Lexus, With Some Help From Wii, Takes Center Court
Event: Lexus Virtual Open at Rockefeller Center
Date: Sept. 4?6
Venue: Rockefeller Plaza
The U.S. Open may be all the way in Queens, but with the help of Lexus all those without tickets to the tournament could get in on some tennis action in the Big Apple.
Kiosks framed a large white tent sporting brand logos in Rockefeller Center, in Midtown Manhattan. In the center of the tent, carmaker Lexus re-created a miniature version of Arthur Ashe Stadium for virtual tennis players (courtesy Nintendo's Wii platform) to try their hand at winning tickets to the men's or women's finals and a one-year lease for the 2008 Lexus IFS, which won't be on sale until early 2008. Lexus even placed its logo on the roof of the court so anyone looking down from the Top of the Rock or nearby buildings couldn't miss the event's sponsor.
"What we wanted to do is to extend the [brand's] reach in Manhattan," said Vince Salisbury, auto shows manager, Lexus marketing.
A charitable cause, too
But this wasn't just about a contest; Lexus donated $1 for each serve hit during the virtual tournament to the Andy Roddick Foundation, a player the brand sponsors. To qualify, contestants had to return as many consecutive serves as possible, and the top 128 players would compete against each other tomorrow.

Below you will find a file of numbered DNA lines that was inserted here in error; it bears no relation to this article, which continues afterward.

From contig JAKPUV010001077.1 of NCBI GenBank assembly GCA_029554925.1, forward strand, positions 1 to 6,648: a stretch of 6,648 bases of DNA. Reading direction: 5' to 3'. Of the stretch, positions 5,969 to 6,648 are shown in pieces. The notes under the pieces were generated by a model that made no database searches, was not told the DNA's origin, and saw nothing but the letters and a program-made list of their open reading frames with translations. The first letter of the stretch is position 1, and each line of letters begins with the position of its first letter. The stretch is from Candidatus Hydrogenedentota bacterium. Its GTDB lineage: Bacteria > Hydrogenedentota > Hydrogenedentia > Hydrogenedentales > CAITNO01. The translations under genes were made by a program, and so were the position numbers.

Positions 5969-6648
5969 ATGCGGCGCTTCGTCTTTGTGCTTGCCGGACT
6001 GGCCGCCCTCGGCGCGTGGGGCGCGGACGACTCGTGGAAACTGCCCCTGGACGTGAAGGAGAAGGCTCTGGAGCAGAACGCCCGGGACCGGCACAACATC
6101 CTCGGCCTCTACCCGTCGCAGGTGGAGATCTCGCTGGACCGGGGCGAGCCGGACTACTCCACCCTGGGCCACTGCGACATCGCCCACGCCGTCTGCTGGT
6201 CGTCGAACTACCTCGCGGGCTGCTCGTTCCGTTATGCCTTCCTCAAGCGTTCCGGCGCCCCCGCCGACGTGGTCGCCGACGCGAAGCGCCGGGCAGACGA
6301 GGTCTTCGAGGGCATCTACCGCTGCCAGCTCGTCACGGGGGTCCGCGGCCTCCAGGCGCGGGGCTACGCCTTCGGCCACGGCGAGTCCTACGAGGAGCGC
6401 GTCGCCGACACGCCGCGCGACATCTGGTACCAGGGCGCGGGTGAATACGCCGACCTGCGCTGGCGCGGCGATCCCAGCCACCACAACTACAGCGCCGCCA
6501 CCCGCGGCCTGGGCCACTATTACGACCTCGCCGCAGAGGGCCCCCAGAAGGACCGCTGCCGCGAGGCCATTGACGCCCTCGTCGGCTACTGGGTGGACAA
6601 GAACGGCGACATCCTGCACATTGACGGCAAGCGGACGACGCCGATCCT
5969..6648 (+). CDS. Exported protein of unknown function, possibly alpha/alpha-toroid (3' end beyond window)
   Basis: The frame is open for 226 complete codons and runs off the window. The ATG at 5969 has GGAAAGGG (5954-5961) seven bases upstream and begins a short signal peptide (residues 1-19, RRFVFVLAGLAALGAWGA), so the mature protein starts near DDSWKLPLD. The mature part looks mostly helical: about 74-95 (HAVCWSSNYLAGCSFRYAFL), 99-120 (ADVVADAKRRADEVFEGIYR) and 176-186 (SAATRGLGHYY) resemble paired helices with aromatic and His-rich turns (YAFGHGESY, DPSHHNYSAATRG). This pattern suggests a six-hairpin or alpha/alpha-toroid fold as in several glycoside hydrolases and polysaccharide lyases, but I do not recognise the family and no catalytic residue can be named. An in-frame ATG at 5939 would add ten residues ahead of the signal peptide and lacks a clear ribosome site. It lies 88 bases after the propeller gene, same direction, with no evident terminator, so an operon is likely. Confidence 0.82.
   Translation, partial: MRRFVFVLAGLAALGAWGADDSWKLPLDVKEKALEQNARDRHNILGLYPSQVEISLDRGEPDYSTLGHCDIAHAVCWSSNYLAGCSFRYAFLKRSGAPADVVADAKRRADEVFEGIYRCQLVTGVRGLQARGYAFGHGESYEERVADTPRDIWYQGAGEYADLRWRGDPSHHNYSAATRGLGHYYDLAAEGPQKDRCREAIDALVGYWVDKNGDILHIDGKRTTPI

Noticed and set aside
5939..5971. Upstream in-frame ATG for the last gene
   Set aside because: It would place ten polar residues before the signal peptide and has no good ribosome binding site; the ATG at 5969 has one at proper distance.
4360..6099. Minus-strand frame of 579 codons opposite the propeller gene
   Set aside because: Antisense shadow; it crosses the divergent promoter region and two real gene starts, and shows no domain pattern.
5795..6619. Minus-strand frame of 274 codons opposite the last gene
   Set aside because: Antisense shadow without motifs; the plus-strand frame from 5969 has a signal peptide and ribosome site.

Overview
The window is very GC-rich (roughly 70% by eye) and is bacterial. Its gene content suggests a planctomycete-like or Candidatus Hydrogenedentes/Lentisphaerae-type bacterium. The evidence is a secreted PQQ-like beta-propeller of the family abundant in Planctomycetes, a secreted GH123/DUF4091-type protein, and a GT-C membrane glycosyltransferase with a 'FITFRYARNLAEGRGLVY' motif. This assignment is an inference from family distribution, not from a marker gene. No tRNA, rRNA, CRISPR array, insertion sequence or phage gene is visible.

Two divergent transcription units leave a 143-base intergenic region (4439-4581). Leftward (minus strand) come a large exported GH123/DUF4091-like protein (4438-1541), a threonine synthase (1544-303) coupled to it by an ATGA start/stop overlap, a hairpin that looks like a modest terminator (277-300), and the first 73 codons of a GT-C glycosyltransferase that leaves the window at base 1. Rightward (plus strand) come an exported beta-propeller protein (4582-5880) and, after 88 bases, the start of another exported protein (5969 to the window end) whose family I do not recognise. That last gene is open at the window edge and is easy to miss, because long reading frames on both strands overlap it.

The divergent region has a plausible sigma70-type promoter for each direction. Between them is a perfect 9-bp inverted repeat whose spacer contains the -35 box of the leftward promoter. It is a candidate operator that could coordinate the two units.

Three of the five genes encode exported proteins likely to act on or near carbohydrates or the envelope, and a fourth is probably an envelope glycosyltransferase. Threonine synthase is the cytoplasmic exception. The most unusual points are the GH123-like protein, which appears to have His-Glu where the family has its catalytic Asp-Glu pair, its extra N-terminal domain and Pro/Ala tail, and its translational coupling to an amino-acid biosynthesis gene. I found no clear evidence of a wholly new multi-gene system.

Contestants started registering to play at 7:30 a.m. As they waited to play against a computerized opponent using the Wii, they could either take a photo with a huge Lexus tennis ball or take a gander at the cars on display. Unfortunately, none of the vehicles on location were the grand prize. Those who wanted a peek at the Lexus IFS had to hop on the No. 7 subway train to Flushing to get to the actual tennis tourney to see it.
Ultimate tennis fans also had a chance to meet 1993 French Open doubles winners Luke and Murphy Jensen, who were the event's commentators. Each took turns sitting at the high referee's seat at center court and gave not only colorful commentary but a few tips to contestants.
Believing in giving consumers the brand experience, Lexus thought using the Nintendo Wii's popularity and the U.S. Open (which Lexus has been sponsoring for three years) would bring in a new consumer base as well as reach a younger demographic.
"We're focusing brand experiences," Mr. Salisbury said. "We want to publicize the new vehicle and just have an engaging atmosphere. This is really an opportunity to do that."
Amy Hirsch, who attended the event with her family, thought the event was a good way to promote the vehicle as well as the U.S. Open and the Nintendo Wii. "I think it's a perfect day," said Ms. Hirsch of Linwood, N.J., where residents are much more likely to own a car than those in Manhattan. "People have tennis on their minds. You can play the Wii and maybe win a car, too."